The making of Spindle Ensemble's new album INKLING
With the second Spindle Ensemble album, ‘INKLING’ being released today, Daniel Inzani – the quartet’s composer and engineer – tells us about the recording process, the technical and physical considerations of recording a modern chamber quartet, and why ribbons are his ‘go to’ microphones.
“Three years ago I made the decision to record my chamber quartet Spindle Ensemble’s second album ‘Inkling’ myself at different churches and concert halls around our home town of Bristol. It’s been a huge learning curve, a very rewarding experience and I’m so pleased that it is being released on vinyl by a new independent label named Hidden Notes Records (founded by Hidden Notes Festival) on 27/05/21. I wanted to document the recording process which may be of interest to you if you’re either a bit of microphone nerd and/or are thinking of recording chamber music in a similar way yourself.
Our line up is, as far as I know, unique for a quartet:
Daniel Inzani – piano, Celtic harp, accordion / Jo Silverston – cello / Caelia Lunniss – violin / Harriet Riley – marimba, vibraphone
Each song has been recorded to mimic an audience member’s experience of hearing Spindle Ensemble performing live. The listener is physically positioned in venues with atmospheric acoustics, surrounded by the musicians so that each instrument’s position can be picked out. The tone of my recordings is not aiming to be high definition at all costs, but a delicate balance between clarity and a warm character similar to analogue recordings of last century, designed to be listened to on a vinyl record.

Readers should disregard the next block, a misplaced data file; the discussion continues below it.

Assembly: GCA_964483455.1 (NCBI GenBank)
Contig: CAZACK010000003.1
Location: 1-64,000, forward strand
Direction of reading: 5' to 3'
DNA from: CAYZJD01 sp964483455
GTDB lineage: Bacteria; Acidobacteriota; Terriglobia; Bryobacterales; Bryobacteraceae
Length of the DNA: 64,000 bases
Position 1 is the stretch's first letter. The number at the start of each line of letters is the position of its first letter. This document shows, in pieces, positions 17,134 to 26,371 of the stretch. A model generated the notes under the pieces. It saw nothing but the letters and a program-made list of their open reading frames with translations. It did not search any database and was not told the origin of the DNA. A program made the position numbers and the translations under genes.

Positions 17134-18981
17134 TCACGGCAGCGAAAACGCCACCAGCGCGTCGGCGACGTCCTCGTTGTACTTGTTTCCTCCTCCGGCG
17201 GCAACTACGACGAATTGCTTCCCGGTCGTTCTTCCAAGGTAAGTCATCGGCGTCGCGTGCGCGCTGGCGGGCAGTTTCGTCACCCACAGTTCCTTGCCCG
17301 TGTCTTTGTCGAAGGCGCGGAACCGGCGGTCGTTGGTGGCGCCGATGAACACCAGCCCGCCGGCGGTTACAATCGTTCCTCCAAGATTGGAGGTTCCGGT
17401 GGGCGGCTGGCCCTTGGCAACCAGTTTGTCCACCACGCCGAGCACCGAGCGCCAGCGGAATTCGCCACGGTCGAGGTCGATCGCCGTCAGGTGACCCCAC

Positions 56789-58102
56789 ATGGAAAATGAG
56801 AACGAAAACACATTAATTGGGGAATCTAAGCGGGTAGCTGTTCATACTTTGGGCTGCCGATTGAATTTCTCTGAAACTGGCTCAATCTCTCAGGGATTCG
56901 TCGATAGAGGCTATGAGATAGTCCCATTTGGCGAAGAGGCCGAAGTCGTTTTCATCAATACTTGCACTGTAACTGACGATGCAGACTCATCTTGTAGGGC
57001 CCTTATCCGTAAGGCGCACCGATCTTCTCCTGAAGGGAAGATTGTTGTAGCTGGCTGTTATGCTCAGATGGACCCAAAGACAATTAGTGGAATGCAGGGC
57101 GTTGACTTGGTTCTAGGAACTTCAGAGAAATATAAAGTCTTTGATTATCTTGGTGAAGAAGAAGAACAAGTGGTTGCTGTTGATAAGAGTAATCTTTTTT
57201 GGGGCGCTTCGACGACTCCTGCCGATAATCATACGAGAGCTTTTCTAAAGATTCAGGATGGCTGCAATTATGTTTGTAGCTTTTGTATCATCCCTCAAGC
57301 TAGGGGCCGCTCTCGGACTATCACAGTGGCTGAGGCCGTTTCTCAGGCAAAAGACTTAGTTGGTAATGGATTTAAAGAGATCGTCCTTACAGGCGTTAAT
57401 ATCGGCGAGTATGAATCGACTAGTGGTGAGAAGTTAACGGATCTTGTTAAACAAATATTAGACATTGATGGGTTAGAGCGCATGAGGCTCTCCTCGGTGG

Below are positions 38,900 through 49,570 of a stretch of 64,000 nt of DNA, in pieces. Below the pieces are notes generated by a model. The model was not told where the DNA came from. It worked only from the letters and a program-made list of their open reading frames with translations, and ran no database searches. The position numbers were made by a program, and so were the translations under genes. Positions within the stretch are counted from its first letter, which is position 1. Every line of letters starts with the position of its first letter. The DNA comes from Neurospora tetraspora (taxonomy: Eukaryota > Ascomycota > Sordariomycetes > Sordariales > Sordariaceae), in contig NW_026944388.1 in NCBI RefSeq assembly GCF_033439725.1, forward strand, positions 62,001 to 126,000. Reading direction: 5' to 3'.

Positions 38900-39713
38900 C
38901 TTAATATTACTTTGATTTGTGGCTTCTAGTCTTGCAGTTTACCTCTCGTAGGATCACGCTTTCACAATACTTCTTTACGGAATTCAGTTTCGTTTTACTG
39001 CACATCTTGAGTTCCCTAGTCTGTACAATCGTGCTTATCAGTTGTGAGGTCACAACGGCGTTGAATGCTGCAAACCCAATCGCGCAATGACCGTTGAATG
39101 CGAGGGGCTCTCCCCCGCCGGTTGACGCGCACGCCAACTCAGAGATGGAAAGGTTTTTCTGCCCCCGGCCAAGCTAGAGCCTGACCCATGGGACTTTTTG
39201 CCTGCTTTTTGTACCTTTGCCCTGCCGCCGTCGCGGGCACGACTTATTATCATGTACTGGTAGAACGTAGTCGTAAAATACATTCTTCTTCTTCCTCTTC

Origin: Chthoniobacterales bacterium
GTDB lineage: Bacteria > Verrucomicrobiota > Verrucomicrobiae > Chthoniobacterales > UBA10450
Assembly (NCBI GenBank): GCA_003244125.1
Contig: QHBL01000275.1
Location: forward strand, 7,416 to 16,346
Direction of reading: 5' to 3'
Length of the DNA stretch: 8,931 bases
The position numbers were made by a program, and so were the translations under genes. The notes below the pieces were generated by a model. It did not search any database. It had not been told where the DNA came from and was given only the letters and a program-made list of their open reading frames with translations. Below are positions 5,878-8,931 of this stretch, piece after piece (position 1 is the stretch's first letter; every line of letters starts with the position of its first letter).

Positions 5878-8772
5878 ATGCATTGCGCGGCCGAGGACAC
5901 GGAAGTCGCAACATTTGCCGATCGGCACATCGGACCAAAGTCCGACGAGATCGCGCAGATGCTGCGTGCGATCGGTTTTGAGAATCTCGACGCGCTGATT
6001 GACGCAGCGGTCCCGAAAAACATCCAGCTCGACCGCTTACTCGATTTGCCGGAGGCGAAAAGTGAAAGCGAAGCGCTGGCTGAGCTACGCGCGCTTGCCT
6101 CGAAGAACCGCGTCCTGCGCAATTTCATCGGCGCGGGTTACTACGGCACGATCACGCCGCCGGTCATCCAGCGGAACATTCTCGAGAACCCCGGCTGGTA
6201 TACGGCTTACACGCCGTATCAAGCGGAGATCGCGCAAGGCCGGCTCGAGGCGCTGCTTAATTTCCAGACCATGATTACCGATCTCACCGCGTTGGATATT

To achieve this I set up a 16 input digital location recording studio based around a selection of vintage ribbon microphones. At the centre of each recording are the signature BM9 Viking and Black Ops ribbons handmade by Extinct Audio, alongside some older refurbished matched pairs of ribbons from X-Audia such as the GR2 Grampians and the unusual but useful cardioid ML-19’s from Oktavia. I also used a few condensers, a Neuman U47 clone for cello and some Line Audio CM3 pairs for recording the reverb at the far end of each venue.
There are two main reasons I wanted to use ribbons: their character of sound and in order to employ the Blumlein array technique. This is where 2 matched ribbon microphones are positioned one on top of the other, pointing in perpendicular directions. With each microphone fully panned a three-dimensional sound image of the room is created from that physical point. I used the BM9 Vikings for this every time and used a helpful stereo coupler which allows you to screw the microphones together as a perfect Blumlein pair.
I would position the quartet between 2 and 3 meters away from the Blumlein pair in a horseshoe configuration, getting the positioning of the musicians right is the key to nailing the recording and there are many considerations. The string players were always in the centre for musical performance reasons, Harriet’s tuned percussion on the right and I played (predominately grand piano) on the left so that with the lid open the piano sound was directed at the Blumlein pair.”
Spindle Ensemble at St George’s Concert Hall, Bristol. Photo by Narna Hue
“This stereo image is the bulk of the final sound. It really does achieve the immersive live feel of a concert and the BM9’s are exceptional, they have the clarity and the warmth which have made them my go to for almost anything. The volume balance between the instruments was pretty good, the cello and piano can get a bit lost in quieter sections whilst the marimba can be dominant in the loud sections. So it’s important to close mic everything to be able to balance the levels but also to control the instrument detail that is lost in the lush acoustics of large rooms. Having such high ceilings gives a natural reverb which made all the instruments sound fantastic, however in these types of environments the initial attack sound of a bow on string, or mallet on the marimba is quickly lost unless the microphone is within about a meter of the source.